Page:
E-MAGAZINE 672: SATURDAY 2 JANUARY 2010
1. Feedback, notes and comments
Facebook Just a reminder that World Wide Words is well represented on Facebook. I have a personal page and there’s also a discussion group about topics of interest to language lovers. All Facebook members are welcome.
2. Turns of Phrase: Climate velocity
This technical term suddenly started to appear in non-specialist publications as a direct result of a paper by a group of US scientists that appeared in Nature on 24 December.
Scott Lowrie and Professor Chris Field, two co-authors of the Nature paper.
One big worry is that there may be no suitable habitat for species to move into, as a result of human activity. Another is that many plants will not be able to migrate that fast. The research group suggested that human intervention may be needed if vulnerable species are not to die out.
Nevertheless, while the climate-velocity concept is still crude, it’s promising enough that [David] Ackerly is collaborating with an organization called the Bay Area Open Space Council on habitat conservation strategies in central California.
Time, 24 Dec. 2009.
The scientists say that global warming will cause temperatures to change so rapidly that almost a third of the globe could see climate velocities higher than even the most optimistic estimates of plant migration speeds.
Guardian, 24 Dec. 2009.
This mythical beast is a favourite villain in fantasy stories and games, so much so that it is surely more widely known today than it has ever been. As one example, Harry Potter fans will know that Hagrid bred those nasty blast-ended skrewts from manticores.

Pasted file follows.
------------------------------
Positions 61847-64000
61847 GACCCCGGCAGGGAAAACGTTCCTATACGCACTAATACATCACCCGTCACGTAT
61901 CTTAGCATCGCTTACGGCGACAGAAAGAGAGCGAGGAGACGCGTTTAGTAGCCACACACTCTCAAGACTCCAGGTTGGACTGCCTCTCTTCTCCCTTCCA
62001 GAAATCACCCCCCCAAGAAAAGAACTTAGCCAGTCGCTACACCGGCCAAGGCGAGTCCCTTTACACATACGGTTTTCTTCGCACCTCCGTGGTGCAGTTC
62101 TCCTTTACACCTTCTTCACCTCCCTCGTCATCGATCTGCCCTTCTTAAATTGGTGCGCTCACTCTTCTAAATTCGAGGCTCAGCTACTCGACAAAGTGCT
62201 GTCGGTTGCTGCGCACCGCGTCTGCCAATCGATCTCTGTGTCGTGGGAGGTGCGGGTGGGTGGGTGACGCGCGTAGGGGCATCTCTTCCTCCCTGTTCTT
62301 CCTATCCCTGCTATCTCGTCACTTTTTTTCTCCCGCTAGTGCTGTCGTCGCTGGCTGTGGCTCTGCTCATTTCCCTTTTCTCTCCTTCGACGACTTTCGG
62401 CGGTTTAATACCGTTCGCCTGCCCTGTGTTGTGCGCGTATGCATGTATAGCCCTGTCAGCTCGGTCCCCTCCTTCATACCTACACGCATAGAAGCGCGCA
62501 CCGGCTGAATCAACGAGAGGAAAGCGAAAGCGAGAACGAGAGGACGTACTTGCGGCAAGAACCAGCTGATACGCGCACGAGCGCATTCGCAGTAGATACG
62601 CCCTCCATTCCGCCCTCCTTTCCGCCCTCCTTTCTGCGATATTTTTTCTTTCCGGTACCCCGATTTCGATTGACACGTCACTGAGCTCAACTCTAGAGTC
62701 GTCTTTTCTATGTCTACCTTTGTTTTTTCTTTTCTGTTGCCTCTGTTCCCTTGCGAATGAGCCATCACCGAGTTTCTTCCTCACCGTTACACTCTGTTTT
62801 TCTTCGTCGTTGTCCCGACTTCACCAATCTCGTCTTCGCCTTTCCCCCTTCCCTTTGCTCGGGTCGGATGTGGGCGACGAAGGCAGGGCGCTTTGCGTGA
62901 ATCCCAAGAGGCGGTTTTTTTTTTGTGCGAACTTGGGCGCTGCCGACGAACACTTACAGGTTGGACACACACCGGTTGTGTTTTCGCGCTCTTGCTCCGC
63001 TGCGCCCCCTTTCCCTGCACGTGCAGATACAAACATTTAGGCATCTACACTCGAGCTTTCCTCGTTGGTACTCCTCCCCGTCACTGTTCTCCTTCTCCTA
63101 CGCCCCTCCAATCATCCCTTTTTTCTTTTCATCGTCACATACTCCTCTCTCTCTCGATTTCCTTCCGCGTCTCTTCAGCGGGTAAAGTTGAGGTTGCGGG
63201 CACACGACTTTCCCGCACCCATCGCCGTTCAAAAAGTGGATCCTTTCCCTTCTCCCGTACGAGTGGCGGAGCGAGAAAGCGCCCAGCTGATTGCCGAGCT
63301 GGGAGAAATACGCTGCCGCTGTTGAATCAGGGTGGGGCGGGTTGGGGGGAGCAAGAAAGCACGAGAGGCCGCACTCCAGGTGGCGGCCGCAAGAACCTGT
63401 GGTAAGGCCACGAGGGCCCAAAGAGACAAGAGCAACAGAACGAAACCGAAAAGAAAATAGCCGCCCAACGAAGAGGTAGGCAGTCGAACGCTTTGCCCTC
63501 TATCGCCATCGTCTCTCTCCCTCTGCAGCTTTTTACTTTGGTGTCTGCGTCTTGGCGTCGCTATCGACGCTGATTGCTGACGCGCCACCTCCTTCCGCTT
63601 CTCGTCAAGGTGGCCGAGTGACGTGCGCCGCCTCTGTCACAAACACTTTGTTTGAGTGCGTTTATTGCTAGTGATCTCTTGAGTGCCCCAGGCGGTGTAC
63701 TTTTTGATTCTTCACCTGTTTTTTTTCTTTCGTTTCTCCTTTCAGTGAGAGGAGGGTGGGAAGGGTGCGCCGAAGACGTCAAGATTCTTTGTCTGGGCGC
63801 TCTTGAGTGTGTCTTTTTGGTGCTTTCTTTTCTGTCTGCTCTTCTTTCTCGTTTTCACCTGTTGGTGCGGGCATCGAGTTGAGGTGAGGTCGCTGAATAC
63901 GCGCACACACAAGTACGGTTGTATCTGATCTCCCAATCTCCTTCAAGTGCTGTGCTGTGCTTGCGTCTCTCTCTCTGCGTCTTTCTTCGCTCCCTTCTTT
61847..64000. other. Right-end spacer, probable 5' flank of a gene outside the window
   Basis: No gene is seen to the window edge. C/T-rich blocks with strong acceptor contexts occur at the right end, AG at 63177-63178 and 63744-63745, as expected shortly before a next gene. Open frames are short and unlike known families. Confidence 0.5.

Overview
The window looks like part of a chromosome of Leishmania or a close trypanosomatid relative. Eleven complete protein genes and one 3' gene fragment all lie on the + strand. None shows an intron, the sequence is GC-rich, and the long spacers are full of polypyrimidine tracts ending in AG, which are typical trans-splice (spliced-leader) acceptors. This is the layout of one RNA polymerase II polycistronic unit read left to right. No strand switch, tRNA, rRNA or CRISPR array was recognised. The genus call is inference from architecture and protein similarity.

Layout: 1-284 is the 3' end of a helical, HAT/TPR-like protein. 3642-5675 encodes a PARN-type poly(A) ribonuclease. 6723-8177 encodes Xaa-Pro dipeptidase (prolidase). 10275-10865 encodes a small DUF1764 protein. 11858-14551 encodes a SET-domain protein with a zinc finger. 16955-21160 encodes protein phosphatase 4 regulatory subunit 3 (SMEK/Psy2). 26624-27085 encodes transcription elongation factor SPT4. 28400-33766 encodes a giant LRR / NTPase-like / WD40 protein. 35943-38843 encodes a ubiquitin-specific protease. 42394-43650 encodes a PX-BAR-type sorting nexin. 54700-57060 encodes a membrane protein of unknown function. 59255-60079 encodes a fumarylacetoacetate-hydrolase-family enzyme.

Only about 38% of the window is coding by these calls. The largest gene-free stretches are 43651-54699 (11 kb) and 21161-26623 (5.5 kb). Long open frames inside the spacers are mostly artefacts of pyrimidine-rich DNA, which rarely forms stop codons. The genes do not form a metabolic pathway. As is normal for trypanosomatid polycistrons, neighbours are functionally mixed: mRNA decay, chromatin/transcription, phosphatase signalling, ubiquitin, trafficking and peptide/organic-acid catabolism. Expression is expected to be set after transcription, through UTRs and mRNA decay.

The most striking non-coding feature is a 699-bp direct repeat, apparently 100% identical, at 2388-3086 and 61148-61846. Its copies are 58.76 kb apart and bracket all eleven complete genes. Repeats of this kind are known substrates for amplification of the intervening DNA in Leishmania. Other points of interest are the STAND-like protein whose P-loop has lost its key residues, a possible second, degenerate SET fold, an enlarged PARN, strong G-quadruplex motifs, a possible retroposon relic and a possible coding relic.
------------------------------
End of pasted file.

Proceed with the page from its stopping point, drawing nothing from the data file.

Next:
From the mid-13th century bestiary, A Book of Beasts (MS Bodley 764), which is contemporary with the description by Bartholomaeus Anglicus.
It is said, that in India is a beast wonderly shapen, and is like to the bear in body and in hair, and to a man in face. And hath a right red head, and a full great mouth, and an horrible, and in either jaw three rows of teeth distinguished atween. The outer limbs thereof be as it were the outer limbs of a lion, and his tail is like to a wild scorpion, with a sting, and smiteth with hard bristle pricks as a wild swine, and hath an horrible voice, as the voice of a trumpet, and he runneth full swiftly, and eateth men.
De Proprietatibus Rerum (On the Order of Things), by Bartholomaeus Anglicus, written about 1240. It was an encyclopaedia of science and theology compiled for Franciscan student friars in Magdeburg. The first English translation of the Latin original, from which this extract comes, was made by John Trevisa in 1398.
Despite this detailed and authoritative-sounding description, other writers and illustrators say the manticore had wings, or that his body was that of a tiger (which led to his name occasionally being rendered through folk etymology as mantiger); he has been said to come from Africa as well as India. In heraldry, he has been drawn as a beast of prey, sometimes with spiral or curved horns or the feet of a dragon.
But everyone agreed the beast ate people, ate them up so thoroughly in fact that nothing was left behind. If a person vanished from a village without a trace, it was assumed that a manticore was to blame (a splendid cover for murderous villainy, you may think). The name can be traced back to an Old Persian word meaning a man-eater, and first appeared in English in John Trevisa’s text.
4. What I've learned this week